Vertical Space is Good Enrichment for Cats

Cats make good use of added vertical space, study shows.

A tabby cat relaxes on a shelf

By Zazie Todd, PhD

A study by Emma Desforges (Waltham Centre for Pet Nutrition) et al finds that adding a vertical screen is good enrichment for cats. And while the study used cats that live at the Waltham research centre, the results suggest pet cats could benefit too.

The scientists took an Ikea bookcase called Kallax in which the shelves are subdivided. They put half the backing on one side and half on the other, so that some shelves faced one way and the rest the other way (8 spaces arranged 2 x 4 per side). Then they put it in the middle of a room.

If you’re thinking crazy cat lady organizer, you’re not far off, but this version is taller.

Cats using the vertical shelves as enrichment
Reproduced from Desforges et al (2016) under Creative Commons licence

They observed the cats for set time intervals for two days before the screen was added, four days while it was there, and two days after it was removed.

Cats used the screen and spent more time off the ground when it was there, even though they already had some shelves around the walls of the room. The spaces allowed them to get away from other cats if they wanted.

There were some effects of time of day, but in general the cats showed fewer unfriendly behaviours when the screen was there.

When the screen was taken away, unfriendly behaviours increased.

And although the screen gave cats the chance to hide from each other, they still engaged in the same number of friendly behaviours before and during the screen phase.

The scientists write, 
“In summary, exploiting the unused vertical space by the addition of stand-alone shelving should be considered a valuable resource for the cat by increasing useable space and reducing agonistic interactions, with the caveat that the shelving remains a permanent fixture or for rolling replacement of enrichment objects with alternative forms of similar value.”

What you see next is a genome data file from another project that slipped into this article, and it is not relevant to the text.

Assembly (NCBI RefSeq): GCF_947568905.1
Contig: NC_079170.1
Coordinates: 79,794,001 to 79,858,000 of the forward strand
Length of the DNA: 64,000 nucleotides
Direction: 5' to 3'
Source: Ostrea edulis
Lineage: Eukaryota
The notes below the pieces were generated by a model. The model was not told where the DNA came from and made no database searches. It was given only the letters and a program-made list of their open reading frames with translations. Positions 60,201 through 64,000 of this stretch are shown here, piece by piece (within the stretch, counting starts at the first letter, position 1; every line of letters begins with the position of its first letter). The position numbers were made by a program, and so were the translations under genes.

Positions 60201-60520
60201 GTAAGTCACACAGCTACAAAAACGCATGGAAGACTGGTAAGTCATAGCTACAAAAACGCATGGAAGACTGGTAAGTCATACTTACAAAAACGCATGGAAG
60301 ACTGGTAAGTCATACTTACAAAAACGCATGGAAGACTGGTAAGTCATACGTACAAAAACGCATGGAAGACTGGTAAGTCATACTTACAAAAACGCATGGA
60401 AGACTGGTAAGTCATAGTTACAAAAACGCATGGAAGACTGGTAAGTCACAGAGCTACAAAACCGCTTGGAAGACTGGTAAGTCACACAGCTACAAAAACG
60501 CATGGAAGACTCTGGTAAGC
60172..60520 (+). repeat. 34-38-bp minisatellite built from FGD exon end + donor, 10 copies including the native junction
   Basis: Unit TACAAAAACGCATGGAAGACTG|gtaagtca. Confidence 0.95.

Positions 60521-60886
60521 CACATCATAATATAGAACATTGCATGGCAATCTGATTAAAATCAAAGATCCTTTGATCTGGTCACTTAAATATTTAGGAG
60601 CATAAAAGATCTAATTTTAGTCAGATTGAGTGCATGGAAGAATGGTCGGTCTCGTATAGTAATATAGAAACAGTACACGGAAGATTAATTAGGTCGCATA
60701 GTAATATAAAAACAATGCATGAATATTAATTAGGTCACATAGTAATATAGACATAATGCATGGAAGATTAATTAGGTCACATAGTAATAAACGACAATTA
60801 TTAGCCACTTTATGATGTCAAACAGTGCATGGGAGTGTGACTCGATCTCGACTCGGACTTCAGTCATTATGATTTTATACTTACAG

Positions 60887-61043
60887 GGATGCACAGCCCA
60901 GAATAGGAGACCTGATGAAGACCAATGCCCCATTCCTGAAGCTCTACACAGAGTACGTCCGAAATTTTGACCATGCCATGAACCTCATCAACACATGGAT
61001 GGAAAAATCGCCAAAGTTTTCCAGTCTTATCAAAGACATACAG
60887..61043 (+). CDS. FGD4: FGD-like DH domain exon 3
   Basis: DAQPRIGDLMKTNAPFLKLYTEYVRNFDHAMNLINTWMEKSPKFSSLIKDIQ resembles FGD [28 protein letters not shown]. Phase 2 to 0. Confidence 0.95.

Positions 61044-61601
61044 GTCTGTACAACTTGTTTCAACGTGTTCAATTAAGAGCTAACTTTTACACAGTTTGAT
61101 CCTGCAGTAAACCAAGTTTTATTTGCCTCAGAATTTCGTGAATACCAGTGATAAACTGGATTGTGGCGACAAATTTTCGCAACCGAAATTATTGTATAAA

In other words, once you’ve given them some shelves, don’t take them away without having a replacement because they will miss them.

29 cats took part in the study. They live in four different groups at the Waltham pet nutrition centre. Enrichment is especially important for captive cats like this.

But indoor cats could benefit too. These days, many people keep their cats indoors because of concerns about the risks of being outside (coyotes and cars, for example). Using vertical height, as in this study, is one way to adapt the indoor environment for cats. 

A grey cat sits at the top of a cat tree
Let cats use vertical space within your home

This study suggests it would be particularly important in a multi-cat household, but individual cats will also benefit from the opportunities to use vertical space and have nice vantage points from which to survey the room.

You do not have to rush out to Ikea, although the Kallax shelving does look like it’s designed to provide cubby holes for cats. Perhaps you already have some bookshelves and can clear space on them so your cats can use the shelves. Other options include shelves mounted on the walls, vertical scratching posts affixed to walls with a shelf at the top for cats to climb up to, or tall cat trees for cats to perch in.

If you’re feeling creative, Ikeahackers have lots of suggestions for re-modelling Ikea furniture for cats, and Ikea now have cat inserts for the Kallax shelving.

The full paper is open access.

For more enrichment ideas, check out my post enrichment tips for cats (that many people miss). And don’t forget your cat would like food puzzle toys too.

P.S. Sign up now to get my free guide, Seven Secrets to a Happy Cat and learn how to have a better relationship with your pet. 

Zazie Todd, PhD, is the author of Wag: The Science of Making Your Dog Happy. She is the founder of the popular blog Companion Animal Psychology, where she writes about everything from training methods to the human-canine relationship. She also writes a column for Psychology Today and has received the prestigious Captain Haggerty Award for Best Training Article in 2017. Todd lives in Maple Ridge, BC, with her husband and two cats.

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Reference Desforges, E., Moesta, A., & Farnworth, M. (2016). Effect of a shelf-furnished screen on space utilisation and social behaviour of indoor group-housed cats (Felis silvestris catus) Applied Animal Behaviour Science, 178, 60-68 DOI: 10.1016/j.applanim.2016.03.006

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